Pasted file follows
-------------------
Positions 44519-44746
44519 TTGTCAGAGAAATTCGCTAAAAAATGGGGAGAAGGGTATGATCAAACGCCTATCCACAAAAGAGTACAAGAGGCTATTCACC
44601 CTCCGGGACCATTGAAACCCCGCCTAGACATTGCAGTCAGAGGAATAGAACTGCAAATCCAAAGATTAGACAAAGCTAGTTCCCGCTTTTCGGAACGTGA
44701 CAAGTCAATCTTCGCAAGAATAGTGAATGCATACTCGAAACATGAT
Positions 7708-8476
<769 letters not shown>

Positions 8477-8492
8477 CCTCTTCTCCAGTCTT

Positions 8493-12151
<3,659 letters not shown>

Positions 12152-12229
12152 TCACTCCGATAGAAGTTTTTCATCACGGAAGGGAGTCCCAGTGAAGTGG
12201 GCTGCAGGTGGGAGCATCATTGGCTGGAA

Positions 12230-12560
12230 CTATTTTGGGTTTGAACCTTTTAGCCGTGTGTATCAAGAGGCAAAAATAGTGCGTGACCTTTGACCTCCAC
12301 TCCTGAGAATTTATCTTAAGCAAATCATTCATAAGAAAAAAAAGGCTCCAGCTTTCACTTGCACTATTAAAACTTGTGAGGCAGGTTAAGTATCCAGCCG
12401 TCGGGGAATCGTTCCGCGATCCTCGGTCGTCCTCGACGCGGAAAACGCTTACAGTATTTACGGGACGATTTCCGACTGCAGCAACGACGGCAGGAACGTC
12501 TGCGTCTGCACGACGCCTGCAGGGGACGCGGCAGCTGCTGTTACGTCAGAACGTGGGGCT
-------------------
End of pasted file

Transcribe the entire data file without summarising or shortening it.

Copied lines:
Positions 44519-44746
44519 TTGTCAGAGAAATTCGCTAAAAAATGGGGAGAAGGGTATGATCAAACGCCTATCCACAAAAGAGTACAAGAGGCTATTCACC
44601 CTCCGGGACCATTGAAACCCCGCCTAGACATTGCAGTCAGAGGAATAGAACTGCAAATCCAAAGATTAGACAAAGCTAGTTCCCGCTTTTCGGAACGTGA
44701 CAAGTCAATCTTCGCAAGAATAGTGAATGCATACTCGAAACATGAT
Positions 7708-8476
<769 letters not shown>

Positions 8477-8492
8477 CCTCTTCTCCAGTCTT

Positions 8493-12151
<3,659 letters not shown>

Positions 12152-12229
12152 TCACTCCGATAGAAGTTTTTCATCACGGAAGGGAGTCCCAGTGAAGTGG
12201 GCTGCAGGTGGGAGCATCATTGGCTGGAA

Positions 12230-12560
12230 CTATTTTGGGTTTGAACCTTTTAGCCGTGTGTATCAAGAGGCAAAAATAGTGCGTGACCTTTGACCTCCAC
12301 TCCTGAGAATTTATCTTAAGCAAATCATTCATAAGAAAAAAAAGGCTCCAGCTTTCACTTGCACTATTAAAACTTGTGAGGCAGGTTAAGTATCCAGCCG
12401 TCGGGGAATCGTTCCGCGATCCTCGGTCGTCCTCGACGCGGAAAACGCTTACAGTATTTACGGGACGATTTCCGACTGCAGCAACGACGGCAGGAACGTC
12501 TGCGTCTGCACGACGCCTGCAGGGGACGCGGCAGCTGCTGTTACGTCAGAACGTGGGGCT